Published: January 20, 2007
Acclaimed Mezzo-Soprano Angeliki Theoharis to Give Recital at UT Jan. 27
Mezzo-soprano Angeliki Theoharis, whose voice has been praised by The Boston Globe for its “distinctive timbre, steadiness of tone and considerable power,” will perform at The University of Tampa on Friday, Jan. 27. The recital, which begins at 7:30 p.m., will be held in Plant Hall’s Fletcher Lounge and is free and open to the public.
Accompanied by pianist Grigorios Zamparas, Theoharis will perform a wide variety of musical selections, from works by well-known classical composers such as Handel, Schubert and Brahms, to songs from musical theater greats Gilbert and Sullivan and George and Ira Gershwin.
Tenor Charles Dugan will join Theoharis for Handel’s “Son nata a lagrimar” and Gilbert and Sullivan’s “O, false one!” from The Pirates of Penzance.
Theoharis has performed as a soloist throughout Italy, the U.S. and in major New York City venues, such as Carnegie Hall, Merkin Hall, CAMI Hall and off-Broadway. She has appeared with regional companies including Opera Manhattan, Lyric Opera of New York, Regina Opera, the Hellenic Music Foundation, Commonwealth Opera, New England Light Opera, Boston Bel Canto Opera, Opera Boston, Masterworks Chorale, Paul Madore Chorale and Assabet Valley Mastersingers. She served as the principal mezzo soloist for the award-winning outreach company, Opera To Go.
Zamparas is an assistant professor of music at UT. He has received critical acclaim for his versatile performing career as recitalist, orchestra soloist and chamber musician in Greece, Bulgaria, former Yugoslavia, Russia, Latin America, South Korea and the United States.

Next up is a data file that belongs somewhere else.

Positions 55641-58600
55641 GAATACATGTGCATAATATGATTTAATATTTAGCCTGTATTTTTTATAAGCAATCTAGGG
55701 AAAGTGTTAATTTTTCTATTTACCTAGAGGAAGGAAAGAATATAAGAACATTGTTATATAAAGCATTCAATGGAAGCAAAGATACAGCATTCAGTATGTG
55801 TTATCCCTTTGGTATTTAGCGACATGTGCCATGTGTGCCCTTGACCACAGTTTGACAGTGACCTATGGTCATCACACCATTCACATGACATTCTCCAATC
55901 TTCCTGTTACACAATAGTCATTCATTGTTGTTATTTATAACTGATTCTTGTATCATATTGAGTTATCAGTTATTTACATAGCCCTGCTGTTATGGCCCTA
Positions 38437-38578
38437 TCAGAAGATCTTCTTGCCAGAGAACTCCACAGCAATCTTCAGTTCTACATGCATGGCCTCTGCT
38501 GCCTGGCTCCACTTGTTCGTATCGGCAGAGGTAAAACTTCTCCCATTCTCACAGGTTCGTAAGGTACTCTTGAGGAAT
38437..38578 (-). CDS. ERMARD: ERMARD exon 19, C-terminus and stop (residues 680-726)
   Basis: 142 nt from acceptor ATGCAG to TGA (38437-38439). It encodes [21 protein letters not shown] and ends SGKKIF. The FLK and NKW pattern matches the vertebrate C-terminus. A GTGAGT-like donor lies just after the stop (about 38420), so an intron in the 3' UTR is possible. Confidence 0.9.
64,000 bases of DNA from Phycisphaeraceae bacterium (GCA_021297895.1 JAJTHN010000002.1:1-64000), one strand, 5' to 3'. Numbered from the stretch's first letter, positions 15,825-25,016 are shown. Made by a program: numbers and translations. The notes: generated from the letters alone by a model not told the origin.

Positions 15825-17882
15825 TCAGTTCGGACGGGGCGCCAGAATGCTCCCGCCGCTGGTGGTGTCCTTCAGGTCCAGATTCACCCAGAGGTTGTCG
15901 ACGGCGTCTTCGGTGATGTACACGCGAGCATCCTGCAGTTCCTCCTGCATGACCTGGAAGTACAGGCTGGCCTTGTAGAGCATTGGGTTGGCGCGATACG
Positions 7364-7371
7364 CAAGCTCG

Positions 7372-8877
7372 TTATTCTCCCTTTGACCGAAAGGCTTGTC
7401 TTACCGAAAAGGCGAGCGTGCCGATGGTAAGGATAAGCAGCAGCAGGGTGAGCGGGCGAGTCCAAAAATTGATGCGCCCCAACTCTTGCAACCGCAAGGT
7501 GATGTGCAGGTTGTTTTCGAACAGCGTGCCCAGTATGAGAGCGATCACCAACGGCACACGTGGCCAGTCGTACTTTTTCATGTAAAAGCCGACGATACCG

Dugan performs widely in the Tampa Bay area and maintains a successful private voice studio in Ybor City, FL. He is an artist associate faculty member in voice at UT and a singing voice consultant with South Tampa Voice Therapy.
The Adam Smith Society Breakfast is geared toward local business community members operating in the global economy. The event includes breakfast as well as an update on the Tampa Bay economy by John Stinespring, UT associate professor of economics, and Vivekanand Jayakumar, UT associate professor of economics.
During freshmen orientation in the fall, Michael Joyce ’20met a lot of new friends but found it a pain to track down each person’s manysocial media handles. So Joyce, along with Andrew Bernstein ’20, created amobile application they call Bubble.
Launching at UT’s Party in the Park on April 7, the Bubbleapp is a tool that allows users to connect to their friends’ social mediaaccounts seamlessly. In addition, users can create groups, called bubbles, andwhen those groups of people go out to a restaurant together, they can receiveup to 25 percent off their meal at places like Tampa Pizza Company and DailyEats.